The House of Night series is set in a world very much like our own, except in 16-year-old Zoey Redbird's world, vampyres have always existed. In this first book in the series, Zoey enters the House of Night, a school where, after having undergone the Change, she will train to become an adult vampire -- that is, if she makes it through the Change. Not all of those who are chosen do. It's tough to begin a new life, away from her parents and friends, and on top of that, Zoey finds she is no average fledgling. She has been Marked as special by the vampyre Goddess, Nyx. But she is not the only fledgling at the House of Night with special powers. When she discovers that the leader of the Dark Daughters, the school's most elite club, is misusing her Goddess-given gifts, Zoey must look deep within herself for the courage to embrace her destiny--with a little help from her new vampyre friends
Now as I have mentioned earlier, this is one of my favorite book series. I really liked it in particular because it didn't have the boring love sequence Twilight had. This book series had romance but it also had action and adventure. It's alike a spin of traditional vampires, with a vampire goddess and the vampires go to a finishing school to learn to control their powers. It's like vampires with a cross of Harry Potter. What I liked is how it takes place in Oklahoma and how the vampire Goddess marks the ones who are vampires, it's something refreshing in terms of vampires.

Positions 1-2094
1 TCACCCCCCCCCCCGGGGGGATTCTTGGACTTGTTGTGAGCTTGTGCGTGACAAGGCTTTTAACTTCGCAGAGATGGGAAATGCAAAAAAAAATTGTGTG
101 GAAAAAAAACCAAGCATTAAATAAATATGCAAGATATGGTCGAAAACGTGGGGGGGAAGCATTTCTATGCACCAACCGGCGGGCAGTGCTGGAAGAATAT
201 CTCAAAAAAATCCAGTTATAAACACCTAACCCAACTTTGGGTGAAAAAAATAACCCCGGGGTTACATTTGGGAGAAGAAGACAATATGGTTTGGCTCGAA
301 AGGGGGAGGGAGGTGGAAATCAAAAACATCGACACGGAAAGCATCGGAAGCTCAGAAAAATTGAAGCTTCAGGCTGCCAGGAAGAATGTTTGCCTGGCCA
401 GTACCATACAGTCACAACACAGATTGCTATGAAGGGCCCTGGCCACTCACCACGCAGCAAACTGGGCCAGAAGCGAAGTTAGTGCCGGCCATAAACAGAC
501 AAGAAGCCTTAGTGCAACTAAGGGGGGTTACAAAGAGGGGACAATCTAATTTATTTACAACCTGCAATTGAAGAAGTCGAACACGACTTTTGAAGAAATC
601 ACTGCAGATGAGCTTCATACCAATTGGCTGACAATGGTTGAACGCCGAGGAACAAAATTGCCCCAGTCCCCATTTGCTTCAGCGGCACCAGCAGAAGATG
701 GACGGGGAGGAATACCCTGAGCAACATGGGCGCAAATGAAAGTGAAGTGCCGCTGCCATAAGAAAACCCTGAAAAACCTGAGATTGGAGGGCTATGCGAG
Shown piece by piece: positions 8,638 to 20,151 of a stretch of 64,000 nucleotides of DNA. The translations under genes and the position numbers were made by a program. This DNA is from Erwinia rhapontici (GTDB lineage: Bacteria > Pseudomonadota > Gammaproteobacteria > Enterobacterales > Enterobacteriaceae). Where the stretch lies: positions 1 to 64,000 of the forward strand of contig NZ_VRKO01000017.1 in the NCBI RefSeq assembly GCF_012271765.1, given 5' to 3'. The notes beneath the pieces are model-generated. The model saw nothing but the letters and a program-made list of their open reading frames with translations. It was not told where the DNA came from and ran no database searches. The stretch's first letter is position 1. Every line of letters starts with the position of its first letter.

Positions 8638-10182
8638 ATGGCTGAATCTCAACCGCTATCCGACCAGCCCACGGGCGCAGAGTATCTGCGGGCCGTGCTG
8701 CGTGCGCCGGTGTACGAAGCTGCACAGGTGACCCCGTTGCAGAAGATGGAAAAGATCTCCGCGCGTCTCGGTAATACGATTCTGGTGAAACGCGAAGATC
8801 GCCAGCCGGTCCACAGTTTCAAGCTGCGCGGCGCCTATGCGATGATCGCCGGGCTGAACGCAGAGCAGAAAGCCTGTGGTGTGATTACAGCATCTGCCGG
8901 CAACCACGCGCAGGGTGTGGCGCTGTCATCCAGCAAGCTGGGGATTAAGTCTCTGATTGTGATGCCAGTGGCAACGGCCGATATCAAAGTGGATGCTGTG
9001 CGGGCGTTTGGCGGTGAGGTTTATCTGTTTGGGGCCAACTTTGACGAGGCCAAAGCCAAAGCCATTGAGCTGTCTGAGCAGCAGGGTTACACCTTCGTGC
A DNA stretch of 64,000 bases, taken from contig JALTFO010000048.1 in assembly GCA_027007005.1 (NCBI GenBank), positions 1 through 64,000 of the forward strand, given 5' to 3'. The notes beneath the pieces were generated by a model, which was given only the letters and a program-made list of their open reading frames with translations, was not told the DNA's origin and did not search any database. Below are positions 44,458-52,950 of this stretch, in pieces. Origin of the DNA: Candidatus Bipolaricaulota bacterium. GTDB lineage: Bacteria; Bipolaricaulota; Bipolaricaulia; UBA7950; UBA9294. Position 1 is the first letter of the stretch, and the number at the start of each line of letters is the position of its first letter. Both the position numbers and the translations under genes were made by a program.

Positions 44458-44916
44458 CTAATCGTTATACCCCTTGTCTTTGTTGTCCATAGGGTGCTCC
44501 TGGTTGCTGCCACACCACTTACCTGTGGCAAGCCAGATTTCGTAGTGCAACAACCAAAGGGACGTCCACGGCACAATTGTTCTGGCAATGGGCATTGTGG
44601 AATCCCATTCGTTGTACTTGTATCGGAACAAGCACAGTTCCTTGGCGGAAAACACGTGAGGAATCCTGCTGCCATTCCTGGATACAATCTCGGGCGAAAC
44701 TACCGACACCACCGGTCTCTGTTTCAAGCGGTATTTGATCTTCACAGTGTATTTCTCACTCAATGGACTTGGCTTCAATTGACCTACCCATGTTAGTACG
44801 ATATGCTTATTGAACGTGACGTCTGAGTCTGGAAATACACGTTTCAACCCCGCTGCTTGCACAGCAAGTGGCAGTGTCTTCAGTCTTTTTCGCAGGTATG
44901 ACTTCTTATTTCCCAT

BUT this post is also about how dangerous it is to write a book series during a trend. For example, the first six books in the series was fine, but now that the Twilight franchise has moved past it, readers have lost interest in vampires. Now because this book is under a contract with St. Martins for twelve books it really shows its dangerous about writing a long series based on a trend. Readers who have been very found of this particular series lost interest because when you read the whole series straight, the same thing happens every time, the main characters try to stop the villain and the villain escapes. The authors could have compressed this whole series into six books, maybe even four, the would have been longer, but the readers wouldn't have lost interest because now the people who were such avid fans of the vampire trend have moved onto the post-apocalyptic trend (which is more interesting because the ideas the authors come up with is so creative). Reading the other books in the series the story has started to just keep repeating, I think the series should have been wrapped up into six books.
If you have a chance, I suggest you give this series a chance, I read it myself and found it very enjoyable, but it now it's just not as interesting anymore, because it's so long.